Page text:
It's hip to be analog these days. Vinyl records are hot. Turntables are hot. Vacuum tubes are hot. So when I saw Samsung was offering a vacuum-tube sound bar, I was intrigued. But then my internal BS detector began to buzz. There's obviously a DAC (digital-to-analog converter) in there; there has to be, because TVs, set-top boxes, Blu-ray players, are all digital devices. But a tube amp? In a sound bar?
Samsung's response to my fact-check query did little to quiet my BS detector. The company declined to answer a bunch of questions about other aspects of the HW-H750 (and the multi-room ecosystem of which it is a part), but they gave this long-winded reply when I asked what the vacuum tubes did:
"The signal is passed through the vacuum tube, which uses a long-lasting heated cathode inside a glass bulb to amplify sound, offering a warmer more natural sound compared to conventional products using transistors."
Right. Warmer, more natural sound is exactly why people love tube amps. And if Samsung had stopped there, I might have swallowed their story and written something like "It's interesting that they're using a tube amp. It doesn't sound very good, but it's cool to look at." But then I read the next sentence in the email:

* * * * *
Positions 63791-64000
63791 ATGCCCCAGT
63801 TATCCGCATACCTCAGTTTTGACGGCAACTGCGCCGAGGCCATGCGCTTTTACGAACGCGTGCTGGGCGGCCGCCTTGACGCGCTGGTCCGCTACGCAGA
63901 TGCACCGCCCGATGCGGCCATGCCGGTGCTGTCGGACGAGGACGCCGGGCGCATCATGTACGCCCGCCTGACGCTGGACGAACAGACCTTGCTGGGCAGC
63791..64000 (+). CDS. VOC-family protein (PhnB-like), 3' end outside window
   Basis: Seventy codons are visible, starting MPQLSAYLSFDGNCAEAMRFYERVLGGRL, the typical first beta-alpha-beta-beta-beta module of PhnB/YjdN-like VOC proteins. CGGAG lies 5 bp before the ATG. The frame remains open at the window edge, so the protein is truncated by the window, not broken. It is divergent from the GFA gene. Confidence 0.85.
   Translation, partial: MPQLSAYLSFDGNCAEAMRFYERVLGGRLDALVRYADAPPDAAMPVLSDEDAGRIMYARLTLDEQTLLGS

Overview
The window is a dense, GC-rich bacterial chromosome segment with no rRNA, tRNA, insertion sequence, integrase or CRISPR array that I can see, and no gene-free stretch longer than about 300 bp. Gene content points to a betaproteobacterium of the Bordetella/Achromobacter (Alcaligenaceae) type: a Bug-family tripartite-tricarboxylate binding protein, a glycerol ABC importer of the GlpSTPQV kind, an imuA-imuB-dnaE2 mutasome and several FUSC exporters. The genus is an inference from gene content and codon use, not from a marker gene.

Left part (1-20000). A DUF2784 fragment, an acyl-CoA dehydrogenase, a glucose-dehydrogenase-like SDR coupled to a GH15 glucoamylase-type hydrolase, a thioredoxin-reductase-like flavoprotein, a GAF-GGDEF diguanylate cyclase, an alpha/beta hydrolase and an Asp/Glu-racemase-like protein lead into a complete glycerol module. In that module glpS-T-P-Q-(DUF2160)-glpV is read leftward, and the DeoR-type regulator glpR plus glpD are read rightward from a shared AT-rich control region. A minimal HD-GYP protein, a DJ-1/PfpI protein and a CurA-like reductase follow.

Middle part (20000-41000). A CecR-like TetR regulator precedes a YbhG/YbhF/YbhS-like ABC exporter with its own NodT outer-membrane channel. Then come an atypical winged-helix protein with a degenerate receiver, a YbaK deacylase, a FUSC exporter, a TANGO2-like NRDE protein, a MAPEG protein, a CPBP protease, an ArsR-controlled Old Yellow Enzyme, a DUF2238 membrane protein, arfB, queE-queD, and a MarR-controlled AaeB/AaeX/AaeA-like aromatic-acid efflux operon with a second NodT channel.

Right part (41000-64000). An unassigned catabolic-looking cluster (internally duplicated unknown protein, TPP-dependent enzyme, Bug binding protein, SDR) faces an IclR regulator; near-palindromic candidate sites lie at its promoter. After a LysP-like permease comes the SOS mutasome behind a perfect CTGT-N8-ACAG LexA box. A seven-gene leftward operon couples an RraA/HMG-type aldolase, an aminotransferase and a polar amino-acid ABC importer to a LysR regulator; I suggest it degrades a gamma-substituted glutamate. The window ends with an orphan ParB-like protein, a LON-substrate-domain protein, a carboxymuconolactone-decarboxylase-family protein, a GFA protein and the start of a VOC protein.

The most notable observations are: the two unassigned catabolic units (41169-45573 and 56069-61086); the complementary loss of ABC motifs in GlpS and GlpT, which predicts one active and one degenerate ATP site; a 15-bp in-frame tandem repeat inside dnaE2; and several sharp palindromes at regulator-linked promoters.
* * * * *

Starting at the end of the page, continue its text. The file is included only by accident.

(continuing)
"The vacuum tube then combines with a digital amplifier, which delivers crystal clear sound and reduces unnecessary harsh sound distortions."
Huh? How does that work? I suppose the audio signal could pass through the digital amp and then into the tube amp, but I'm not sure.
Here's Samsung's response to my second query asking for a more thorough explanation:
"[The signal path] passes through the Vacuum Tubes [sic] first which helps to deliver warmer more natural sound and then it passes through the digital amp to provide detail and clarity."
Okay, I'm not an audio engineer, but if you're passing an audio signal through vacuum tubes and then reprocessing that signal with a digital amplifier, you're going to strip out all the imperfections and micro distortion that gives tube-amplified sound its warm, unique character. You've altered the signal in a way that defeats the whole purpose of using vacuum tubes.
If that's the case, it renders the vacuum tubes in the HW-H750 little more than props for a marketing campaign.
Home theater time
This sound bar can be integrated into Samsung's Shape multi-room audio system, and you can configure Samsung's Wave M3, M5, or M7 speakers as the surround channels in a home-theater setup.
I reviewed the Wave M7 speakers here and went into some depth on Samsung's Shape ecosystem. I am much more impressed with the Wave M7 and Samsung's multi-channel audio efforts than I am with its sound bar.
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